FDA Approves Once-Daily PARP Inhibitor as First-Line Monotherapy for Ovarian Cancer


Previously, the only women with ovarian cancer eligible to be treated with PARP inhibitors as monotherapy in the maintenance setting were those with a BRCA mutation.

Niraparib (Zejula, GlaxoSmithKline) has been approved by the FDA as the only oral, once-daily poly ADP-ribose polymerase (PARP) inhibitor monotherapy for first-line maintenance treatment of patients with platinum-responsive ovarian cancer, regardless of BRCA mutational status.

Previously, the only women with ovarian cancer eligible to be treated with PARP inhibitors as monotherapy in the maintenance setting were those with a BRCA mutation. This group comprised approximately 20% of total patients with ovarian cancer, according to a GlaxoSmithKline press release.

“Women with advanced ovarian cancer have a 5-year survival rate of less than 50%,” said Hal Barron, MD, chief scientific officer and president of research and development at GlaxoSmithKline, in a statement. “This expanded indication means that many more women with this devastating disease can receive earlier treatment with Zejula, which can extend the time it takes for their cancer to progress.”

The approval is based on data from the phase 3 PRIMA study, comprised of patients with newly diagnosed advanced ovarian cancer following a complete or partial response to platinum-based chemotherapy regardless of biomarker status. Specifically, the PRIMA study enrolled women who had a higher risk of disease progression, which is a population with a high unmet need, according to the press release.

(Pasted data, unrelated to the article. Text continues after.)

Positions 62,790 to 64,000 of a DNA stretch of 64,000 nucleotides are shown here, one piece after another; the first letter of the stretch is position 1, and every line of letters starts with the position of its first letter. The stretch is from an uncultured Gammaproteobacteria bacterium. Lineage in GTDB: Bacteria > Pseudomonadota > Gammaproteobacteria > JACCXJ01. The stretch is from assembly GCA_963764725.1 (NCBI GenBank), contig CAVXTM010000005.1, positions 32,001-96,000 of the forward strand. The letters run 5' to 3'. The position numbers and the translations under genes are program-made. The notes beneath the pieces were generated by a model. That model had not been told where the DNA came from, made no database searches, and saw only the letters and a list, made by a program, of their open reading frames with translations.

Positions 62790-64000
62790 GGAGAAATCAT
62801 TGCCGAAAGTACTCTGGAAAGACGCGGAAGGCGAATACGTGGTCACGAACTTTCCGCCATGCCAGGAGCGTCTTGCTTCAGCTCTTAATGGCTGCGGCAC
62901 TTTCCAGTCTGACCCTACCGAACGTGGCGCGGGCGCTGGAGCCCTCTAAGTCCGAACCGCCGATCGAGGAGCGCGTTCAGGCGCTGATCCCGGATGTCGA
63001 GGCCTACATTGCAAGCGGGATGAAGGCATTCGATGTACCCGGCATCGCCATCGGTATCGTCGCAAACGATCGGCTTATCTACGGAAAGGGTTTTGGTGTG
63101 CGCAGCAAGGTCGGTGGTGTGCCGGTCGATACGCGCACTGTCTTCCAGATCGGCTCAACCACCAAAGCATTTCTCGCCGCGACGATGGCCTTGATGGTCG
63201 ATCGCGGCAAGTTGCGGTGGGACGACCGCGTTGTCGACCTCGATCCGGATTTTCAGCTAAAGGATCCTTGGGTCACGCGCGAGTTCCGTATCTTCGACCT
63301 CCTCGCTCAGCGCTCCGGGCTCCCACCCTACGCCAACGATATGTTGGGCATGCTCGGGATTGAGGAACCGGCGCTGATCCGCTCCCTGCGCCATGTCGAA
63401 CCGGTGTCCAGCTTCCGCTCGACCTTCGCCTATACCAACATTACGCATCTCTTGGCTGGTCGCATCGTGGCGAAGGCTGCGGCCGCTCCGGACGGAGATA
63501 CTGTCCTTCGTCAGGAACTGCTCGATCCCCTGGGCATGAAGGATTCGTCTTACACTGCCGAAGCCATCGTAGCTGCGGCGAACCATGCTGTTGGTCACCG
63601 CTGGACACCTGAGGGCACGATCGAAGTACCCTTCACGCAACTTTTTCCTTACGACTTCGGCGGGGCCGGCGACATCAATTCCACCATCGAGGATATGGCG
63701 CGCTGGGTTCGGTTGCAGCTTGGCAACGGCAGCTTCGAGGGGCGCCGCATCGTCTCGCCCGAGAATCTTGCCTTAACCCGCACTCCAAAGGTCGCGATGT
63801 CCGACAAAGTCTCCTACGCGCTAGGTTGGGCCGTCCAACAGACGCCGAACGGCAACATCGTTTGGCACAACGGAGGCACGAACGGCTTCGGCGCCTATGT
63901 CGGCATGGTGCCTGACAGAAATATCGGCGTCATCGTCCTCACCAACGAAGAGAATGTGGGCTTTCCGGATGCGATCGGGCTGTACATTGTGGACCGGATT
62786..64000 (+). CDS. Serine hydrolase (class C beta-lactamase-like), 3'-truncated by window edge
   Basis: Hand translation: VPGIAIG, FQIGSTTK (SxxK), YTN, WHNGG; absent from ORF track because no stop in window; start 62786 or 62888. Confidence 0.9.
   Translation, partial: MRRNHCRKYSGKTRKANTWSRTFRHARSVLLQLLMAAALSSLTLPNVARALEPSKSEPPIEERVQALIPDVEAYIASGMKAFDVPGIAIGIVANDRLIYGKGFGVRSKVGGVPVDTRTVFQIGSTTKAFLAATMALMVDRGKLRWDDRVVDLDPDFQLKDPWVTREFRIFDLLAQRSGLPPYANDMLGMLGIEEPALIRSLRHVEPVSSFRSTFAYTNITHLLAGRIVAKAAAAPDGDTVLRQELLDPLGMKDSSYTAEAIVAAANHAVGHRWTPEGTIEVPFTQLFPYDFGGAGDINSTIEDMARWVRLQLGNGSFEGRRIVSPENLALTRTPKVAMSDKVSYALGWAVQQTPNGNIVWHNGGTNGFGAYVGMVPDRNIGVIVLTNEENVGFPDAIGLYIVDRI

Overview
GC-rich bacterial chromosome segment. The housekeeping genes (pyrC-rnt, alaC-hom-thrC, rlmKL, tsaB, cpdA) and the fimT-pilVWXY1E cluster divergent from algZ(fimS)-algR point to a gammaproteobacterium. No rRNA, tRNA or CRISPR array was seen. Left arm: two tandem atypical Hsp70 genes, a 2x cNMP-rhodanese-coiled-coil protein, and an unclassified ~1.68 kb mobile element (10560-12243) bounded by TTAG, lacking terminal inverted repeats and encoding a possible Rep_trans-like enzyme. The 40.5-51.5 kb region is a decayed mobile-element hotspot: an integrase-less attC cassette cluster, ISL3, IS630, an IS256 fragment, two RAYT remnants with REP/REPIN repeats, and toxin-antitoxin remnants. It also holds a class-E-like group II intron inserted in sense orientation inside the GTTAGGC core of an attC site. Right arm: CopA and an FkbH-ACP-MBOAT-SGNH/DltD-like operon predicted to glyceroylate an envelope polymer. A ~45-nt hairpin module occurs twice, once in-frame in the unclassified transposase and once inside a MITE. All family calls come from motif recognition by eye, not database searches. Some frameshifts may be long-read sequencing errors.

At initiation of the study, patients received a fixed starting dose of 300 mg of niraparib once daily. It was later amended to include an individualized starting dose of either 200 mg or 300 mg once daily, based on the patient’s baseline weight and/or platelet count.

The investigators observed lower rates of grade 3 and 4 hematologic treatment-emergent adverse events in the individualized starting dose, compared with the overall population. They observed thrombocytopenia in 21% and 39%, respectively; anemia in 23% and 31%, respectively; and neutropenia in 15% and 21%, respectively.

The primary endpoint was progression-free survival, which was analyzed first in the homologous recombination deficient (HRd) population and then in the overall population. In the HRd group, niraparib resulted in a 57% reduction in the risk of disease progression or death when compared with placebo. Similarly, it resulted in a 38% reduction among the overall population.

The safety profile was consistent with clinical trial experience. The most common grade 3 or higher events were thrombocytopenia (39%), anemia (31%), and neutropenia (21%).

“It’s so important for patients with ovarian cancer to have treatment options, and this approval is positive news for our community,” said Audra Moran, MA, president and CEO of the Ovarian Cancer Research Alliance, in a statement. “PARP inhibitors represent a major advancement in the fight against ovarian cancer, and having a new first-line maintenance option for platinum-responsive advanced ovarian cancer patients—regardless of BRCA mutation status—is especially exciting.”


FDA approves Zejula (niraparib) as the only once-daily PARP inhibitor in first-line monotherapy maintenance treatment for women with platinum-responsive advanced ovarian cancer regardless of biomarker status [news release]. GlaxoSmithKline; April 29, 2020. https://www.gsk.com/en-gb/media/press-releases/fda-approves-parp-inhibitor-in-first-line-monotherapy-maintenance-treatment-for-women-with-platinum-responsive-advanced-ovarian-cancer-regardless-of-biomarker-status/. Accessed April 30, 2020.

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